How to Rob a Bank. USA 2006. This one screened as part of the narrative competition and I knew even before I paid for my tickets last week that I was probably going to regret seeing it. The thing is, I’m a complete sucker for a heist film. The genre is so completely played out that it rarely rewards anymore, but I can’t help it. It’s almost a Pavlovian reaction. You say heist and I start drooling unconsciously. If you’re a young aspiring filmmaker, make your first film about some kind of robbery gone bad and you will have at least one person paying to see it: me.
The truth is, I was pretty worn out already after the difficult I Don’t Want To Sleep Alone and I seriously considered skipping this one since I knew it was going to suck anyway. As I exited the Billy Wilder theater however, there was already a long line outside the Mann Festival theatre an hour before How to Rob a Bank was supposed to start. Now, it’s not easy to get people in L.A. to line up an hour early for anything so I thought maybe this might be something special. I guess I was lulled by the enthusiasm of others. A rookie mistake I’m sure, but I’m not so jaded a festival goer (yet) that I’m immune to that sort of thing. The end result is I waited in line with the rest of the people; a bunch of Entourage-wannabe looking characters milling around looking like they thought they owned the city. Are these types everywhere or is it just L.A.?
Anyway, what I got was a low-grade, Direct-to-DVD quality take on every heist-gone-wrong picture ever made. I’m not complaining, because I deserved it. I’m just saying. The good news is that it wasn’t half bad. If I came across it on late night cable, I’d probably watch it and be entertained and tell someone the next day “Hey, I saw this movie on cable last night with that girl from Traffic…” The girl is Erika Christensen. The guy is Nick Stahl. Nick is pissed because he has $20.27 in his bank account which he can’t withdraw because the ATM fee will lower his balance below $20 which is the smallest amount you can take out. He goes inside the bank to raise hell, gets mixed up in a robbery and ends up locked in the vault with Christensen. On the outside is Gavin Rossdale (Yes, that Gavin Rossdale) with guns and thugs and on a cell phone is the mastermind of the whole operation: David Carradine. It sounds like a thriller, but it’s largely played for laughs and I’m happy to say it’s frequently pretty amusing. Not a great movie, but not a bad B-grade guilty pleasure. In fact, maybe it was the perfect way to unwind after the more challenging I Don’t Want to Sleep Alone.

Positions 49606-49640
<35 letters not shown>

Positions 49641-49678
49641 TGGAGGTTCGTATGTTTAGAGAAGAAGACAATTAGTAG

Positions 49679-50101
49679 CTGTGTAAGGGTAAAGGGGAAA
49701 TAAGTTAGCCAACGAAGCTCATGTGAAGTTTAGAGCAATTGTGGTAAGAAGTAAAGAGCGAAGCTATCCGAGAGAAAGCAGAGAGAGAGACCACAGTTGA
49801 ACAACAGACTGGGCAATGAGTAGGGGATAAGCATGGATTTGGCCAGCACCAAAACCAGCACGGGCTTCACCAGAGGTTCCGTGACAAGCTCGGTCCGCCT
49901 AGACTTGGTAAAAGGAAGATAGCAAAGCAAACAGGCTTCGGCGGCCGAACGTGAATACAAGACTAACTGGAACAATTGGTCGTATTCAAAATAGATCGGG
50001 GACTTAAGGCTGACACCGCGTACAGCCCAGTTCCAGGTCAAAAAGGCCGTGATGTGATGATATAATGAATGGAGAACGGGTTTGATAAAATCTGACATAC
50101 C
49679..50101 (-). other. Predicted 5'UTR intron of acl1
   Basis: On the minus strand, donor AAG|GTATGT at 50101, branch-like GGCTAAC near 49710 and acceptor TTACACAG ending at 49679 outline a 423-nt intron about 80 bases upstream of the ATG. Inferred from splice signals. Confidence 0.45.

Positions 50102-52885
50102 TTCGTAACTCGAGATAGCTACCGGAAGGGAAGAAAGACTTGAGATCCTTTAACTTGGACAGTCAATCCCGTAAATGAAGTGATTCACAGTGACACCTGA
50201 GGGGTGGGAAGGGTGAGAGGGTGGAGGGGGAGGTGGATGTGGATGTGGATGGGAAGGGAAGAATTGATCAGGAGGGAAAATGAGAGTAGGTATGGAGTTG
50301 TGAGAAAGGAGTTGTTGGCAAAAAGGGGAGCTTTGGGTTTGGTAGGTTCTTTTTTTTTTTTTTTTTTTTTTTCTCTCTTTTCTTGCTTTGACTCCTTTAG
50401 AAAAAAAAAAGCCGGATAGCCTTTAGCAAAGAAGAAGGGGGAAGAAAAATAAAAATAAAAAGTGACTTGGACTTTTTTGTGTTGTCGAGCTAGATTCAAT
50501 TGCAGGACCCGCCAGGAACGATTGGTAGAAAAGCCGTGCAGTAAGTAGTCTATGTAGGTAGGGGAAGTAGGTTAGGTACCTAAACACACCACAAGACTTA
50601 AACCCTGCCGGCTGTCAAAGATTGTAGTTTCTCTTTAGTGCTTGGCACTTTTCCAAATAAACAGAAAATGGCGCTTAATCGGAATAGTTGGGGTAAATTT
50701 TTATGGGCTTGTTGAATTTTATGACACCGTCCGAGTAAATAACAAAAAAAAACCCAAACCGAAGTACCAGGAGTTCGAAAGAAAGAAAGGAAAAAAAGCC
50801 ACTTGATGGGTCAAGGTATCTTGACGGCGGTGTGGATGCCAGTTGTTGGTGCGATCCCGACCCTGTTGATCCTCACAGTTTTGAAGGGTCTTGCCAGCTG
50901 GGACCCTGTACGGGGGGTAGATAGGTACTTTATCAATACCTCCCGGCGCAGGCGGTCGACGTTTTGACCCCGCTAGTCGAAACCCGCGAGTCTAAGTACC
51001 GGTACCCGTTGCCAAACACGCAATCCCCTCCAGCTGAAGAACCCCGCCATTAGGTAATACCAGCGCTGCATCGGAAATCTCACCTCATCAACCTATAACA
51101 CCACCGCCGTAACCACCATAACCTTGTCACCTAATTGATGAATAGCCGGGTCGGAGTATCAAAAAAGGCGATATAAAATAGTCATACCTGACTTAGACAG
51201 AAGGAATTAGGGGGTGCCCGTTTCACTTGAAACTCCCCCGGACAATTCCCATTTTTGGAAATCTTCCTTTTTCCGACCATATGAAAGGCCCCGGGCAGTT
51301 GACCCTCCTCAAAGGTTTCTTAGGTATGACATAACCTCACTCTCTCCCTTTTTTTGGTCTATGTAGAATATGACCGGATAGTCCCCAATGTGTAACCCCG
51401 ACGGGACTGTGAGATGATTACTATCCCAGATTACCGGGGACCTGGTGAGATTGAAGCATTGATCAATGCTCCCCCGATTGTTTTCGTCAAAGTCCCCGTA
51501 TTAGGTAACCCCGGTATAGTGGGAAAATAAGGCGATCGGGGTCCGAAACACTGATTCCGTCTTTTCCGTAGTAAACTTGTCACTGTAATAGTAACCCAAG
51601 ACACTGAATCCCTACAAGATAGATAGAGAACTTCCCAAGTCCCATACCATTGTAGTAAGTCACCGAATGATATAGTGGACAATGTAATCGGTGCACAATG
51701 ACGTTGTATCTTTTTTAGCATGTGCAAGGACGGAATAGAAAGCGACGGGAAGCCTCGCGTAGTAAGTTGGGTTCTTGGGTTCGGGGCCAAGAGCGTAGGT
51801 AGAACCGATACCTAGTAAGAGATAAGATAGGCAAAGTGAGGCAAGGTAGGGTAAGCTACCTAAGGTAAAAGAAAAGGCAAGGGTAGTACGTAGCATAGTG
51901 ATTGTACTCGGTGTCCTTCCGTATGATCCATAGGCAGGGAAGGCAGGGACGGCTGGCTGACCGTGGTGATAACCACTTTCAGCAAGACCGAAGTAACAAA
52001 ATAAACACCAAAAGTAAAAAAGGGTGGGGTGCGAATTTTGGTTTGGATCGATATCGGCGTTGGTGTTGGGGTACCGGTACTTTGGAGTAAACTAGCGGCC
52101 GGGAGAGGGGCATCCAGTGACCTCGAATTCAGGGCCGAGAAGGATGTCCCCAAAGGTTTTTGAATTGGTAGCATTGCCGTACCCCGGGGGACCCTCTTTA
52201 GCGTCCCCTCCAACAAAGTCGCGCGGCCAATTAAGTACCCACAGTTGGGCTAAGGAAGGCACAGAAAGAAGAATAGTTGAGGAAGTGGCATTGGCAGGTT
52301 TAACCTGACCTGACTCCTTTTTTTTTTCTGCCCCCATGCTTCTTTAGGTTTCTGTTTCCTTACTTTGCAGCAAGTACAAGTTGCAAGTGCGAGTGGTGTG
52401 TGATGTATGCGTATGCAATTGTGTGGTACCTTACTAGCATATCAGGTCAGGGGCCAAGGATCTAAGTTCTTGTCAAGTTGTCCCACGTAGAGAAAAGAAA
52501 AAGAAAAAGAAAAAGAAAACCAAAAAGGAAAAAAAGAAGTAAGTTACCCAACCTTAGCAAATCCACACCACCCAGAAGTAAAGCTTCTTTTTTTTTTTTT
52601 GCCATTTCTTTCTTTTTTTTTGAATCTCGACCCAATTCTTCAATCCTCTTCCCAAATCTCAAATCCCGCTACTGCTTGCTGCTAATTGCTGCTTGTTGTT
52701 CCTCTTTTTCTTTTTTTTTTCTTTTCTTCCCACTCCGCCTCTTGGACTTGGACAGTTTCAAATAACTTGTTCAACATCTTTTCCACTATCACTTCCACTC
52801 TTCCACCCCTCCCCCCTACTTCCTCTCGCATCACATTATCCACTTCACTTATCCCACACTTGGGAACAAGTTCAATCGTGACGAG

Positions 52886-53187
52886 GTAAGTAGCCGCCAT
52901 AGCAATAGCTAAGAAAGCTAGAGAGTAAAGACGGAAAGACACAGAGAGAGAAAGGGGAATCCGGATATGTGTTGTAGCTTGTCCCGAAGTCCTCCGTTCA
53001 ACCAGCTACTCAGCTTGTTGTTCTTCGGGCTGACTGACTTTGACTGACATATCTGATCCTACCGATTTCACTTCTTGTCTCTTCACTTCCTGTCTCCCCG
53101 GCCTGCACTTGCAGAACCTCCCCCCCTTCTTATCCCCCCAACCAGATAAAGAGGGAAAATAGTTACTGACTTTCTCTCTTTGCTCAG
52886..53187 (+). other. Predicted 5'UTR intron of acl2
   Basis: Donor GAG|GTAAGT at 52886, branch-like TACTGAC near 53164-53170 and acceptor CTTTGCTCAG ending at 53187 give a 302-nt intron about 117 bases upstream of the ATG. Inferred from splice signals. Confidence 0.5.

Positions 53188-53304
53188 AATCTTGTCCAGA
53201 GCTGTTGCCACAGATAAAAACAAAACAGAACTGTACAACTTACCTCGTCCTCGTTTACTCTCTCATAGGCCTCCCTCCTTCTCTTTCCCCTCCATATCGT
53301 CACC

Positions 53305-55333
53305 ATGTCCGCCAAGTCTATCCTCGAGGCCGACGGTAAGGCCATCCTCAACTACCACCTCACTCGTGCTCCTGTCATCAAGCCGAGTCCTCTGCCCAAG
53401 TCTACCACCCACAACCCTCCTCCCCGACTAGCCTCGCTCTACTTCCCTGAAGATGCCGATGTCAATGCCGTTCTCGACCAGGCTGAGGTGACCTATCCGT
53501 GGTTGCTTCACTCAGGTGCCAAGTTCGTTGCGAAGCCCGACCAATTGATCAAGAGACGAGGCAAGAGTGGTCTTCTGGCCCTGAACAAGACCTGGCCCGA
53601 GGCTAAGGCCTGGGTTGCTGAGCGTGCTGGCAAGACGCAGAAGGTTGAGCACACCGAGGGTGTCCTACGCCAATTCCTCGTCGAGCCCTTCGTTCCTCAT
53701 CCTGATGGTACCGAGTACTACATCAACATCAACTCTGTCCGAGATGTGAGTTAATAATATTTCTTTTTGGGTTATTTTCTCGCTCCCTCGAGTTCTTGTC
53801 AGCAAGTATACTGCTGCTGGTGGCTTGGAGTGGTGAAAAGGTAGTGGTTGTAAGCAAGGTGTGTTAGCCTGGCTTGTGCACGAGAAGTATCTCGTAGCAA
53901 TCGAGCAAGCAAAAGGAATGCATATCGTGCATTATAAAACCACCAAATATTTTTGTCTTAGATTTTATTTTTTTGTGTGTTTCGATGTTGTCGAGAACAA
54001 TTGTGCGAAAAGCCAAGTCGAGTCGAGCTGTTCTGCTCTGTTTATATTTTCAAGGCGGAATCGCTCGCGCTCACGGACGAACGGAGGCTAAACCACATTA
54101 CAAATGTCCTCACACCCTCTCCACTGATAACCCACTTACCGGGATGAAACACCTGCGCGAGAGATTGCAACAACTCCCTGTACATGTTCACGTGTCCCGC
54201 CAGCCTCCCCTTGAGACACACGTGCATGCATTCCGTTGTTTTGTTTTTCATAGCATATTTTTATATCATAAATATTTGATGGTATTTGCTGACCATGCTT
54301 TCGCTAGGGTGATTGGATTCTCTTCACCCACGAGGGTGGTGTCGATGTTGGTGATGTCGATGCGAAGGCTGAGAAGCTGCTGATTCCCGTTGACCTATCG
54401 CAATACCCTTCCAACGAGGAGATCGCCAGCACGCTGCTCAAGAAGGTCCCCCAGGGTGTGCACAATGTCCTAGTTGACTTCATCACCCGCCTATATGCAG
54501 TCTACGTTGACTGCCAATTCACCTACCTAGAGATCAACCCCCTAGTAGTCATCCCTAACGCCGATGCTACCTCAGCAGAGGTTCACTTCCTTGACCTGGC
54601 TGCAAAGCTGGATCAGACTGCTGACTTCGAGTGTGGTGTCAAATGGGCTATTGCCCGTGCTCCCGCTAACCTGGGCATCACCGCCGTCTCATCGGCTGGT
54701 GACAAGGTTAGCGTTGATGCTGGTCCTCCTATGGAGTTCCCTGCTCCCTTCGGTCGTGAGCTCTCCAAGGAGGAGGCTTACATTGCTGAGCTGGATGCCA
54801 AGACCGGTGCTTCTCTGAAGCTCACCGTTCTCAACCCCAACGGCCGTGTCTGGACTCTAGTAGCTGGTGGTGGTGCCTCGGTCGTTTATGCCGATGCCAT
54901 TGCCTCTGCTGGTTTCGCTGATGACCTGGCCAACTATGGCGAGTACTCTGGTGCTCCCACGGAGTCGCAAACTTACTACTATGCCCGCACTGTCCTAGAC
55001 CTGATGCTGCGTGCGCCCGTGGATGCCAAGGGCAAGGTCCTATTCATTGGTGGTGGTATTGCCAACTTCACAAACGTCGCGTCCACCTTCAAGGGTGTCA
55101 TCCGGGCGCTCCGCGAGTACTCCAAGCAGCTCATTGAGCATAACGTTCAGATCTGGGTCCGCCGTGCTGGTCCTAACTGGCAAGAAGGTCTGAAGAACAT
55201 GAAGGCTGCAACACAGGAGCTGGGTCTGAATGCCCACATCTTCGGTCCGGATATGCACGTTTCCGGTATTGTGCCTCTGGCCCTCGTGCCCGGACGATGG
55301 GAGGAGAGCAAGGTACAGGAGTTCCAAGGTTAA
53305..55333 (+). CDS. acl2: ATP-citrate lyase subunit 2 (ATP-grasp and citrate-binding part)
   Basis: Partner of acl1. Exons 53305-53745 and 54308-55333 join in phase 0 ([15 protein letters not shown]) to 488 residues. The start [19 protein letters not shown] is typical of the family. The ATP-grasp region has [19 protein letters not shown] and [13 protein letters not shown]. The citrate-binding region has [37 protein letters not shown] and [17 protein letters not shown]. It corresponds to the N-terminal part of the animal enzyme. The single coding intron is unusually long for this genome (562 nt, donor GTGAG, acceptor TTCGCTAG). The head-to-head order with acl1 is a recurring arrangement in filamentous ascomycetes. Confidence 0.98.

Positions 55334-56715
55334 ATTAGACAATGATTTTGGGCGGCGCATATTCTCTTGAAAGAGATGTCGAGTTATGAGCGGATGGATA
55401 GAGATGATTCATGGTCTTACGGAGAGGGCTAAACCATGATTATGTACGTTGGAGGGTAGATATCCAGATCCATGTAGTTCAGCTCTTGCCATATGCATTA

The funny part is that David Carradine showed up and on the way out someone grabbed his hand, shook it vigorously and said “Thank you for coming, Grasshopper”. The look he got back from the aging actor probably took a year or two off the poor young man’s life. Luckily he didn’t ask Mr. Carradine to try and snatch the pebble from his hand or he may have received a serious beating. I might have even helped hold him down myself. (June 25)
More to come from Tuesday and Wednesday…